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On the 12th of December I drove the 6 hours to watch 7 month old little Caboose while Karmyn and Dave enjoyed a Saturday afternoon stage production and dinner. (You had to twist my arm, really!)
I also planned to enjoy the Christmas program in which Buttercup and Jammin’ would be participating, bake a cake with Buttercup for her mama’s birthday, and then head home for a week and come back with Grandpa for Christmas.
Then it started snowing. The forecast was cold and white. School was cancelled, and thus the performances by the children.
Between storms, I drove home on compact snow and ice.
More extreme weather arrived, and I-84 through the Cascade Mountains was closed.We (grandma and grandpa) would definitely not be driving anywhere for Christmas. We considered Amtrak until we read about the horrible delays.
Kim and Mike, our good friends, were in the same situation. Except, it was their parents who were forced to cancel a trip from southern Oregon. It seemed natural for us to spend Christmas together: Kim had lots of food (turkey and ham) and we love to eat!
Having always celebrated the holidays with one or both sets of parents, Kim had not previously prepared a turkey by herself. To her credit, it was one of the best turkeys we’d ever eaten. She basted and roasted it to perfection. Yum!
But… yes, dear Kim had a BUT in her lovely dinner. She placed the turkey dressing in a corning casserole on the stove top …on a burner. While she was bustling around putting the last touches on the Christmas feast, that wonderful tasty dressing began to char.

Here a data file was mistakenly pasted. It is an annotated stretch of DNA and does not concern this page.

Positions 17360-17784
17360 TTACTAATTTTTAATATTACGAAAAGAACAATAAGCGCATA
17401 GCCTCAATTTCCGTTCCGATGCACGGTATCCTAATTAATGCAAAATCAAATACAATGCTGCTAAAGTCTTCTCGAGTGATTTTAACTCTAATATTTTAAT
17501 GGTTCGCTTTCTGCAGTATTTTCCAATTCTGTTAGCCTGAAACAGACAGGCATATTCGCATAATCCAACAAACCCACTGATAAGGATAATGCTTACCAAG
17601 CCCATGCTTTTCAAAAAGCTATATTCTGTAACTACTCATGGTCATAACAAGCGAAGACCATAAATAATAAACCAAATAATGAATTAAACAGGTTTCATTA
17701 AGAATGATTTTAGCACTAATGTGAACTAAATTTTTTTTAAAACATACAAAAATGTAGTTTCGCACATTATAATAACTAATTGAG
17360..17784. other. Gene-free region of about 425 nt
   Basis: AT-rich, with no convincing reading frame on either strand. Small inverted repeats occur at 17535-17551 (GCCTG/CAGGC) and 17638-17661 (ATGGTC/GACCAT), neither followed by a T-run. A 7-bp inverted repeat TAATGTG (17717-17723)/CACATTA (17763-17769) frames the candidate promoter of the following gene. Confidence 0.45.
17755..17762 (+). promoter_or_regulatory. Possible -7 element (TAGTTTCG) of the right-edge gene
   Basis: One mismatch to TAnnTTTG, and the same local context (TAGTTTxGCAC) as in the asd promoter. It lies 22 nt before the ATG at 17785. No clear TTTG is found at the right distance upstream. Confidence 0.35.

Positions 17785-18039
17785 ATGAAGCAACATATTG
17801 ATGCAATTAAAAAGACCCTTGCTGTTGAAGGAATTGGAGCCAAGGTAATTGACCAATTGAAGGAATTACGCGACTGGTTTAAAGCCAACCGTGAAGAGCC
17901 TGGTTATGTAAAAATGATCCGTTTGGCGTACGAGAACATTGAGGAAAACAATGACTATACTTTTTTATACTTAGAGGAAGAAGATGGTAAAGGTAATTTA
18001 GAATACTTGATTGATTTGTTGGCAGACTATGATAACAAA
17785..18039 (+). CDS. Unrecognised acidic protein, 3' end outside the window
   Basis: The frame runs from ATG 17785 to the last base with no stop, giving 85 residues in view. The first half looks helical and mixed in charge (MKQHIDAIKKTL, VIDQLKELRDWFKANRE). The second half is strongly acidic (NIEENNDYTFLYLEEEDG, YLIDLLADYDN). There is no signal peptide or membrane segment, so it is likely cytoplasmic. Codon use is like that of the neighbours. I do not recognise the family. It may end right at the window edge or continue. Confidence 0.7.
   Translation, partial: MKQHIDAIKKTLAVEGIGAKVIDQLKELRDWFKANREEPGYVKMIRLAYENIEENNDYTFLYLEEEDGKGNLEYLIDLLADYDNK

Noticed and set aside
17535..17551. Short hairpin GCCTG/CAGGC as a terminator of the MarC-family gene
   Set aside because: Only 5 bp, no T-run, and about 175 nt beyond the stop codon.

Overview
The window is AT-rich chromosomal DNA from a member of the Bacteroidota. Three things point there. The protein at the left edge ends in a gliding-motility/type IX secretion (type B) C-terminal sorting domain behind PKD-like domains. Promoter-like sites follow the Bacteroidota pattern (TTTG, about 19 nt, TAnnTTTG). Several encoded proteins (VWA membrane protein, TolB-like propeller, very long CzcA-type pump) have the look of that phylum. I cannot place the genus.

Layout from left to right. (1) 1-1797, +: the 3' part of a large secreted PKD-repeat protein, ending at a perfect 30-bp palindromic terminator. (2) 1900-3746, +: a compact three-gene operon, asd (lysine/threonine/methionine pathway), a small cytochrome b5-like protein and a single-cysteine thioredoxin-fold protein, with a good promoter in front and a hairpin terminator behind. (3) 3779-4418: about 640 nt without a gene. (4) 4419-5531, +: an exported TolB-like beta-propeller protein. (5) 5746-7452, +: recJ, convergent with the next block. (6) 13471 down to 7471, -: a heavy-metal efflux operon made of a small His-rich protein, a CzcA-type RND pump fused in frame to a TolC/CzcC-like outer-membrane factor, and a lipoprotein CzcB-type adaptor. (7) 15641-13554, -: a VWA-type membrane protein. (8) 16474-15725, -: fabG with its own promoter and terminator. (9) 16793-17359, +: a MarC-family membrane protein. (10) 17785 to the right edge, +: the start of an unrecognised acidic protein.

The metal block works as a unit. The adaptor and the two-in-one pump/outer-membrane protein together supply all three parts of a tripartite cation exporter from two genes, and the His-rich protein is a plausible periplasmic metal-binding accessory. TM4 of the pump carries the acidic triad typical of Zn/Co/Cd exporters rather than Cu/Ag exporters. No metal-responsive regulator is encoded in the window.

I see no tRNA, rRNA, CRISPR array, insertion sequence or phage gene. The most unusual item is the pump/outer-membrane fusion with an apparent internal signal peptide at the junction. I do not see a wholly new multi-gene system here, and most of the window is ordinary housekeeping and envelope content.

Kim smelled it first and scrambled to save it. Too late! It was blackened.
The dish had to be relegated to the garage, where the container could cool down and the burnt offering could “smoke” a bit. (The alternative spot was the two feet of snow in the 4 degree front yard. The sudden cold would most likely have cracked the glassware.)
The rest of the dinner was met with great enthusiasm.
Our conversation that afternoon, however, inadvertently took us to topics that allowed jokes about “smoking in the garage.” The laughter was fun and not at all critical.
Kim was a good sport and joined the merriment, even though she was irked that the food had burned to a crisp.
The "snow storm of Christmas '08" will be something we talk about in years to come, and “smoking in the garage” will be a cherished memory shared with good friends.
Go check out the links at Sayre's blog - to read more holiday stories.